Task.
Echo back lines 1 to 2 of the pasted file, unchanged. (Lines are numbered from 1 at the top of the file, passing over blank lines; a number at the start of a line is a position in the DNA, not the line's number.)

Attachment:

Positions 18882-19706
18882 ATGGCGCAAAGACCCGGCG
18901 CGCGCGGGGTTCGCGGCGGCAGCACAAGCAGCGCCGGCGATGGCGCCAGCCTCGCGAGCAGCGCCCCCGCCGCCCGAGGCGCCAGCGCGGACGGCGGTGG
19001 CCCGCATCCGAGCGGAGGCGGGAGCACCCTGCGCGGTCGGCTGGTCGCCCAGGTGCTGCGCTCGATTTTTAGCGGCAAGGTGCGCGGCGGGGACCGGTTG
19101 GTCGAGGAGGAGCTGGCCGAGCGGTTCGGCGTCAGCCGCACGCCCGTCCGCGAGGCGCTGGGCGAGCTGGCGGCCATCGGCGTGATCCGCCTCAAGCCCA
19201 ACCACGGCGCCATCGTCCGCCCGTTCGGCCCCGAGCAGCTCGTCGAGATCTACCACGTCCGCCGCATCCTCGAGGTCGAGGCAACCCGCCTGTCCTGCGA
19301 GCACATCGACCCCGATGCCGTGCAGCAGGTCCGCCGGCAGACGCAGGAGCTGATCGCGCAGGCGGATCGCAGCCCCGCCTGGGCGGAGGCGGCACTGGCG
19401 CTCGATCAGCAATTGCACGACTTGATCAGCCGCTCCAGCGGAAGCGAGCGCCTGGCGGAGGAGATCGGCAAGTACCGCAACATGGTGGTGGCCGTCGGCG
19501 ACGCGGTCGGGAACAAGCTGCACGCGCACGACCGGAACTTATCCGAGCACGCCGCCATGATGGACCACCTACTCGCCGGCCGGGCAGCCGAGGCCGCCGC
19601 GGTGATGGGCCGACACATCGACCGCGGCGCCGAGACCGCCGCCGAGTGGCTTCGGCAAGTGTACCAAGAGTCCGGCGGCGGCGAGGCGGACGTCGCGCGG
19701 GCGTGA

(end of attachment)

Positions 18882-19706
18882 ATGGCGCAAAGACCCGGCG